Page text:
Child abuse encompasses all types of mistreatment – physical, emotion, and sexual – that can be infected on a child, particularly by a parent, guardian, or other family member. Closely related is child neglect, in which the parent or guardian chooses not to provide for the nutritional, emotional, physical, or health need of a child.
The principal cause of child abuse is emotional inadequacy of the parent or guardian. Most parents who abuse their children were themeself abuse as children. they did not learn how to give or receive affection from their parents and thus find it hard to develop a good relationship with their own children. they often use the same harsh punishment methods – threats, ridicule, and physical violence – that were used on them as children, often because they do not know any other way of managing family problems. Some parents who neglect their children are incompetent because of drug or alcohol abuse, medical or psychological disorder, or overwhelming socioeconomic problems. Parents who do not have a support system of close friends or relatives living nearby may feel isolated and overwhelmed by the constant demands of raising children. Others who may abuse their children are young parents with their first child, parents of ill or premature babies who are separated from them shortly ofter birth, and parents who did not want a child in the first place. Such parents need special attention and support in order to get their families off to a good start.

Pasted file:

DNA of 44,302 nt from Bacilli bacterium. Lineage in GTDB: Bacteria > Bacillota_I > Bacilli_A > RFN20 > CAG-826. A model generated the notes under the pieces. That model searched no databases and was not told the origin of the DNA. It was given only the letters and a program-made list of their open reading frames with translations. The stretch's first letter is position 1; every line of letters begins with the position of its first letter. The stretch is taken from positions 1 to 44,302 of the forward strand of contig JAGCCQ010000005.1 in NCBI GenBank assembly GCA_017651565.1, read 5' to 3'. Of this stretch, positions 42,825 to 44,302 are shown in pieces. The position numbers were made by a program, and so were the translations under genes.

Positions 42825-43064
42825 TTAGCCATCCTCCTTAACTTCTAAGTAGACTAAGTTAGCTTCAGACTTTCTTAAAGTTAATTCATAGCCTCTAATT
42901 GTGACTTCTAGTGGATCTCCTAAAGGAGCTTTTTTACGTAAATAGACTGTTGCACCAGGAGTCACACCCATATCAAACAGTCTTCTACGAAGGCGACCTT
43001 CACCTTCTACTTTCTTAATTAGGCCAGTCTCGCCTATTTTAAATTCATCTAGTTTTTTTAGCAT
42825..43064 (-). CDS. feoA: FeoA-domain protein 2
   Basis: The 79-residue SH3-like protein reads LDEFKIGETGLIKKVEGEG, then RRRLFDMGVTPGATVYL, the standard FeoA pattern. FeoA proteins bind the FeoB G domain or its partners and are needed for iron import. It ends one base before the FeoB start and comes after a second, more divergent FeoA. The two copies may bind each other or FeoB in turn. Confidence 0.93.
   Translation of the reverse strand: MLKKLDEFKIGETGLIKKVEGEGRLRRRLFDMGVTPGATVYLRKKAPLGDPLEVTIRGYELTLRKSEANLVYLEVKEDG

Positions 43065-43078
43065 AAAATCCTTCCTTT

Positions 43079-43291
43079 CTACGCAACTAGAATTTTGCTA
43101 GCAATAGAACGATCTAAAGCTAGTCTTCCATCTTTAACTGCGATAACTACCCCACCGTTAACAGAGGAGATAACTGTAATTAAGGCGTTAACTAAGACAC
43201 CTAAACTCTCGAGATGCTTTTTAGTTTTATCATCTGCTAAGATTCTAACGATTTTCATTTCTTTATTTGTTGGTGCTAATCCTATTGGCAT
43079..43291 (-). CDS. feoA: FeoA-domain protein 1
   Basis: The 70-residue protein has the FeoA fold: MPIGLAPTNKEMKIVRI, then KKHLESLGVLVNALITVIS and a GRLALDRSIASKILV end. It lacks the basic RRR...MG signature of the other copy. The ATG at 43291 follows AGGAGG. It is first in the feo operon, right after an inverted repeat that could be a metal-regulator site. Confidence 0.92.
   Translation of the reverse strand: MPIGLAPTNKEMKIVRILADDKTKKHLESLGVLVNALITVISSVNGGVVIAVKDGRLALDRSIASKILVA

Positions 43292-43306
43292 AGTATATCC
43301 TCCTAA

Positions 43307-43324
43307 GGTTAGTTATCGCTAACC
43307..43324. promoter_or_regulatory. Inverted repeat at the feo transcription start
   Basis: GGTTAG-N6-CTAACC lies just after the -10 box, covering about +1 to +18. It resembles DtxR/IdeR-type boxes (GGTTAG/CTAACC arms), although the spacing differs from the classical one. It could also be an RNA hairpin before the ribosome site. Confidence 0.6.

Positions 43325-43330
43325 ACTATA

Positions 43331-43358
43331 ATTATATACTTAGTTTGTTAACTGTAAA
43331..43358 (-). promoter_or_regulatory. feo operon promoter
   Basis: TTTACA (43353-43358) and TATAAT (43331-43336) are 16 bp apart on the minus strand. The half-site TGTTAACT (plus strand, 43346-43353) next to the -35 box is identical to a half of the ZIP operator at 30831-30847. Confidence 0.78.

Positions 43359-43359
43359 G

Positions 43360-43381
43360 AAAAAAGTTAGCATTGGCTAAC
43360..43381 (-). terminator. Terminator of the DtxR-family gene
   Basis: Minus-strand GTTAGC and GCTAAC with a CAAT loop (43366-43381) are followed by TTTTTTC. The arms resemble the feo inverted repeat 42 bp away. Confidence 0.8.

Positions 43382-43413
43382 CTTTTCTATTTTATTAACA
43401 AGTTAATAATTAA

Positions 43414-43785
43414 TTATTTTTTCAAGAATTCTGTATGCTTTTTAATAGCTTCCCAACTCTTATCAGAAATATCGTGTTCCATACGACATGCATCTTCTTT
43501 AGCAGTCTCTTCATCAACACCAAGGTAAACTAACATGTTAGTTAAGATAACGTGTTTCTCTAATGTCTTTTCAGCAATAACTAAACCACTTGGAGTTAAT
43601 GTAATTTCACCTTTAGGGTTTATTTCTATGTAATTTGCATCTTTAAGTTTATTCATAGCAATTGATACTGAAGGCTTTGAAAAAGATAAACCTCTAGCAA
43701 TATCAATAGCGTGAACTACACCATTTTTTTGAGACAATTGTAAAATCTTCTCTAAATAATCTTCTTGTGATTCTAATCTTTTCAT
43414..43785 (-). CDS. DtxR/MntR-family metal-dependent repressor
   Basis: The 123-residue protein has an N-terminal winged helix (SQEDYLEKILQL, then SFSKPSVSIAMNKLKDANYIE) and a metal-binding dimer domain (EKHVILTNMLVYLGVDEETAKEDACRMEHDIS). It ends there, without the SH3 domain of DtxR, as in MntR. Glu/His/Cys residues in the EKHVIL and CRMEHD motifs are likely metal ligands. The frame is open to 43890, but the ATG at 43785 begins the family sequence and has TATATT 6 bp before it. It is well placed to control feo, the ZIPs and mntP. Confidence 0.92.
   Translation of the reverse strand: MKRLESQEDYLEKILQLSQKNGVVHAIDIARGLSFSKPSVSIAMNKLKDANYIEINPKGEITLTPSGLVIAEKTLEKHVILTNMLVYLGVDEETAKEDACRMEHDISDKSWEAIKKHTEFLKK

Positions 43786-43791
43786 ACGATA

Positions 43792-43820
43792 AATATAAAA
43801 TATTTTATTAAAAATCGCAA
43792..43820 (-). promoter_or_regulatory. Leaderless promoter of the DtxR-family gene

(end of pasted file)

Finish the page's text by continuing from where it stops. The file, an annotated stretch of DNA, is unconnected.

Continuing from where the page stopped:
Physical symptoms of abuse (also known as the battered child syndrome) include old and new bruises; scars from cuts and burns; serious damage to the eyes, mouth, or internal organs; and x-ray evidence of bone fractures in various stages of healing. when parents cannot give reasonable explanationsfor the child’s injuries, child abuse may be suspected. Signs of emotional abuse are more difficult to detect. Babies who have been neglected emotionally may appear uninterested in people or even retarded. Another sign in babies is the condition known as failure to thrive, which is unexplained lack of growth even though no illness is presented. Older children who are excessively well behave and overly anxious to please adults, but who do not get along well with other children and are mistrustful may be victims of emotional abuse. At school, they may have trouble with teachers as well as with other children. sexual abuse by a parent or other relative is often difficult to detect. They may be no physical symptoms, although venereal disease in child is grounds for suspicion. The child may be too fearful or too embarrassed to reveal the situation to anyone outside the family.
SourcE: Raising Healthy Child